August was and is a busy month for me, and a large portion of that busyness was completely self-imposed. Fortunately, it’s also been an exciting month, and a productive one –– I finished the “summer portion” of my research on trans, disabled digital identity, the draft of what I hope will become a published article. Along with other writerly-pursuits, I’ve been continuously paring down my wardrobe, both in anticipation of school starting, and in order to make space for new-to-me clothes. I am absurdly attached to old clothes, some of which are the age of a fourth grader by now, even if I never wear them. Sometimes, it’s about the memories I have associated with an article, but more often it’s the what if that haunts the back of my head. What if, someday, I want to wear this? What if (and this is often the case for old clothes, especially from small, now-defunct indie shops) I can never find this again? So, I continue saving-up clothing I haven’t put on in years, afraid to regret getting rid of something in the future.
This summer, I’ve gotten quite a bit better at putting clothes in consignment bags and setting them free. I’ve started moving things first from my closet to a bag in a different closet, to test if there’s anything there I miss. Probably 75% of time time, I forget about the bag, and once I happen to remember its existence I usually can’t recall what’s in it. That’s how I know I’m ready to donate the bag’s contents, and I force myself not to peek inside before I bid the clothes farewell. Cleaning, organizing, curating, these constitute journey whose cost is always a degree of loss and fear. That feels so melodramatic to say, but given how many times I’ve stood in front of my closet, arguing with myself, it seems appropriate.
Cleaning, organizing, curating, these constitute journey whose cost is always a degree of loss and fear.
In the middle of the month, my mom and I went to New York City. This was another journey that required us to sit with fear; though from Connecticut, I had never been to the city before and she had only been once, decades ago. I had been pushing to go for a while, frustrated that despite my proximity to NYC (all told less than four hours away) I seem to have been the only person never to have gone. I found the perfect reason to go when I decided to book a tattoo appointment by an artist in Brooklyn*. We planned our long-weekend trip around that date.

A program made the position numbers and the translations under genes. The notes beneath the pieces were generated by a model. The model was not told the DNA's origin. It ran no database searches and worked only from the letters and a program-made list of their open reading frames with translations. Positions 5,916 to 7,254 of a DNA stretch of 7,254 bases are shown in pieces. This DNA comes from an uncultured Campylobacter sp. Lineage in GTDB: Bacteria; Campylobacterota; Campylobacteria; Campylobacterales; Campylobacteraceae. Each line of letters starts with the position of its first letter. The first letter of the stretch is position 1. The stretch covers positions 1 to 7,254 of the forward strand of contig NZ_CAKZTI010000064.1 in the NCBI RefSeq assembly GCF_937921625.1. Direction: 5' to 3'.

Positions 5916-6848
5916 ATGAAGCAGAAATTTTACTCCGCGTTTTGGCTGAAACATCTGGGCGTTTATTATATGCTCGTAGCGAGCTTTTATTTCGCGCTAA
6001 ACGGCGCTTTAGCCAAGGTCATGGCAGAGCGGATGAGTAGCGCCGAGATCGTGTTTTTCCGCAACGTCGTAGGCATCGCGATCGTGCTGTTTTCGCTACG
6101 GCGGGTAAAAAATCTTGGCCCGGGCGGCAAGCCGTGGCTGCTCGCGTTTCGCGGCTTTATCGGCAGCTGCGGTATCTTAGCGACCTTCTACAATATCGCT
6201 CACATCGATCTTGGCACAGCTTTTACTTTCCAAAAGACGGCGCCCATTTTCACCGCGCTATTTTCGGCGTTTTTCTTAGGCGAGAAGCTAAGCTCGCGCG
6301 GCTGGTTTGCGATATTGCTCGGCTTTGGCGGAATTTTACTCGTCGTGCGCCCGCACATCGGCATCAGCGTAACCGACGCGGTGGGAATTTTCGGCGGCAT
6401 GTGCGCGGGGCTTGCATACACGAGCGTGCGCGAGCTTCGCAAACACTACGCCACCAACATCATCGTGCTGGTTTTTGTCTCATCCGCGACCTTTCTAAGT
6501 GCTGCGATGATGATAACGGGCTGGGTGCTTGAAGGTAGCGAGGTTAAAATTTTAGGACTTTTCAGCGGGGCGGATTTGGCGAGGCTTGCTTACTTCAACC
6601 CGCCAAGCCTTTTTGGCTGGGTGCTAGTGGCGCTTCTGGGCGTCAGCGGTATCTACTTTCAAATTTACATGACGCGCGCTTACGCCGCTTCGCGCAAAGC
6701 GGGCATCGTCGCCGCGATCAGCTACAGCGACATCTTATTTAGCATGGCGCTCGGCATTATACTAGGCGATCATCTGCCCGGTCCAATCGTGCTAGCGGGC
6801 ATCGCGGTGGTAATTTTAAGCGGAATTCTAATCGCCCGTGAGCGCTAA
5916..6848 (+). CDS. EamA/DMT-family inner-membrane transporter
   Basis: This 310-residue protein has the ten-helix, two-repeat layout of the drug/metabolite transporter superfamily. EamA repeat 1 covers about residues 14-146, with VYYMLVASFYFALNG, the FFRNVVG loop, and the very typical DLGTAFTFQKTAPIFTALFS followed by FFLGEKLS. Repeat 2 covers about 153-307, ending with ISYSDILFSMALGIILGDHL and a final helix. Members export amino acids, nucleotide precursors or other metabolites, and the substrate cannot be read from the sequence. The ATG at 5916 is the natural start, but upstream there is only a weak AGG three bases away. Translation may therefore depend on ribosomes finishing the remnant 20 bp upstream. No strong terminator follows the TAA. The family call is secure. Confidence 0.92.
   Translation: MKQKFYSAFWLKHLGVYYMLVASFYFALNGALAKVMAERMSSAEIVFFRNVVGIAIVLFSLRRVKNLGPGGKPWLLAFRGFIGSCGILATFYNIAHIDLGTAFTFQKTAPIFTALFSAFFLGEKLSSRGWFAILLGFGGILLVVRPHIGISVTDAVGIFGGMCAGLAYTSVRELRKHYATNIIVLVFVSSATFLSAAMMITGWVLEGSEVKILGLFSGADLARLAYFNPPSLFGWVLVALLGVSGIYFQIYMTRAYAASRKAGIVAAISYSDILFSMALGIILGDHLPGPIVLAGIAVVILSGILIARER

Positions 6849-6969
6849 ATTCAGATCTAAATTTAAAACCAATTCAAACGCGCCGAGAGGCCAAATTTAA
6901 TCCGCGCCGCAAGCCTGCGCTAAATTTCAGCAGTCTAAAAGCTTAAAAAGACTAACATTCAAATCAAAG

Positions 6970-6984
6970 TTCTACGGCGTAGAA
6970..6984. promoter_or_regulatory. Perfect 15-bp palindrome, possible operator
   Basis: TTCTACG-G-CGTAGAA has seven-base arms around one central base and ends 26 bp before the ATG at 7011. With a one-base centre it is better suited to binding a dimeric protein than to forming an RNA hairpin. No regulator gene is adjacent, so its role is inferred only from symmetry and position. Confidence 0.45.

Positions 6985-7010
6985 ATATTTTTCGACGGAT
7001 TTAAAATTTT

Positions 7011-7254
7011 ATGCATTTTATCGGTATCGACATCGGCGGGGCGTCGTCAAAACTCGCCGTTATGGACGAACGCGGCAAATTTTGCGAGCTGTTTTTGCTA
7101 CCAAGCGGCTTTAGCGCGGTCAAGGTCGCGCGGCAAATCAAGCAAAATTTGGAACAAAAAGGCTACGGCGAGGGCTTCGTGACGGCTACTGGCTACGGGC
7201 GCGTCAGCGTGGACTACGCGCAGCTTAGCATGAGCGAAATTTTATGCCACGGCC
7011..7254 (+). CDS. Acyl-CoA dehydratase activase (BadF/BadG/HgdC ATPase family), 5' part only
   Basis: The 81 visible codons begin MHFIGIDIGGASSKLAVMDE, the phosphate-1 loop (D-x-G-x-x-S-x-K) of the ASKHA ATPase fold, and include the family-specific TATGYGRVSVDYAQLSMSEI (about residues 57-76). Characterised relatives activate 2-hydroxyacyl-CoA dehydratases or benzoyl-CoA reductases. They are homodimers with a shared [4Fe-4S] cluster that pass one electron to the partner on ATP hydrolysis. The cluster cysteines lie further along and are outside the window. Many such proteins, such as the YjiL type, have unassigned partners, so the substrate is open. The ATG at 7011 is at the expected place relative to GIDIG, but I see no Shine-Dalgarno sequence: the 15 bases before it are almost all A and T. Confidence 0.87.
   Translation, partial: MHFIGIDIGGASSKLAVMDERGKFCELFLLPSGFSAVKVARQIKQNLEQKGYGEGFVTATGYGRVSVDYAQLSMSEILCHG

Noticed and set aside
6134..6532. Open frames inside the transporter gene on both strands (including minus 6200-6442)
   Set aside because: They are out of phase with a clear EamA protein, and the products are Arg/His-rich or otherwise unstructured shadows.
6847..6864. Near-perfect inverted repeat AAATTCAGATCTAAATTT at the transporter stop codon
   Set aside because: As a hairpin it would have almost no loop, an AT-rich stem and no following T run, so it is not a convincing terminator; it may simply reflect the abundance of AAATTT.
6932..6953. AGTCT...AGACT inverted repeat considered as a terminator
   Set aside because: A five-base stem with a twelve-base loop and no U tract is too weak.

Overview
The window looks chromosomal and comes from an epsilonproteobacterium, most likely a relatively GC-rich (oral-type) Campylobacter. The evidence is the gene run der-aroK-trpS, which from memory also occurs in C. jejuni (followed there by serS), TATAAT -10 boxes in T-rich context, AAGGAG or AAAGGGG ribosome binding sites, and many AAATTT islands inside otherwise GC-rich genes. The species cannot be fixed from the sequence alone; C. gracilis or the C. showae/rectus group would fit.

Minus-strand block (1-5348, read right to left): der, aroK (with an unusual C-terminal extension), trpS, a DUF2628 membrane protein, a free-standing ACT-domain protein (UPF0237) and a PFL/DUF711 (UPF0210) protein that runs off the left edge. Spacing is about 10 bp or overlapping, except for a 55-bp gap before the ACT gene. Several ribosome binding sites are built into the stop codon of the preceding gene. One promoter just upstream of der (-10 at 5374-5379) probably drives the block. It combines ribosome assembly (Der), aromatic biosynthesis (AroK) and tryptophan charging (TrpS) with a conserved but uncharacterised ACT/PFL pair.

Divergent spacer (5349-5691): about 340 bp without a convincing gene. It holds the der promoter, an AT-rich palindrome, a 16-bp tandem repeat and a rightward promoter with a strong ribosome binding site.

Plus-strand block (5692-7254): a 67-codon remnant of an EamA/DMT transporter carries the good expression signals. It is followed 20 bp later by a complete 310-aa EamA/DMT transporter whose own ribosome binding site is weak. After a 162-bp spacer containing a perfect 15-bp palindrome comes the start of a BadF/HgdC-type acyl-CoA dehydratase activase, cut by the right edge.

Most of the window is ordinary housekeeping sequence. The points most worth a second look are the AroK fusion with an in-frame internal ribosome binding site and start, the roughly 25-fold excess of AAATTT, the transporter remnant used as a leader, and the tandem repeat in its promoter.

We arrived at Grand Central Station on a Sunday, and stayed at a hotel a less-than-ten-minute walk from the station. Self-conscious about looking like a tourist, which I was, I took no pictures in Grand Central. The sheer size of the station was unexpected, as was the beauty of its ceiling, as was the sheer variety of stores and restaurants / food shops located inside it. It was a massive mall with trains in it. The mall is dead, but this hybrid megamall-airport thing catapulted me into, like, an alternate-reality version of 2005. (Except, with painfully-contemporary presidential memorabilia on full display.)
Rife as it is with trump-toupée toilet brushes, Grand Central is also home to at least one excellent restaurant, which I’ve spent the past twenty minutes Googling in order to find. It’s called Tartinery, and my mom and I spent the entirety of our meal there speaking animatedly about how good said meal was.
Here’s what I got, except I made the bold and delicious choice to substitute tofu instead of the vastly-inferior almonds:
[We both shared a powerfully delicious fruit salad, the freshness of which was a huge surprise to both of us. Kiwi! Sweet, and in the Northeast!]
Here’s what my mom got, which she also highly recommends. (And for those of you wondering, while she eats a very low-meat diet, she isn’t a vegan or even a vegetarian. Just a fan of avocado.)
On the same day, we also visited the U.N., whose bizarre security check process was essentially a poor man’s TSA search, but with fewer signs explaining where exactly we were supposed to go. Inside, I was impressed by its capacity to simultaneously document unspeakable suffering and actively promote capitalism, praising the potential for u.s. empire as a force of liberation. That said, given that I usually prefer to experience fiction textually, I may not be the best judge of the place.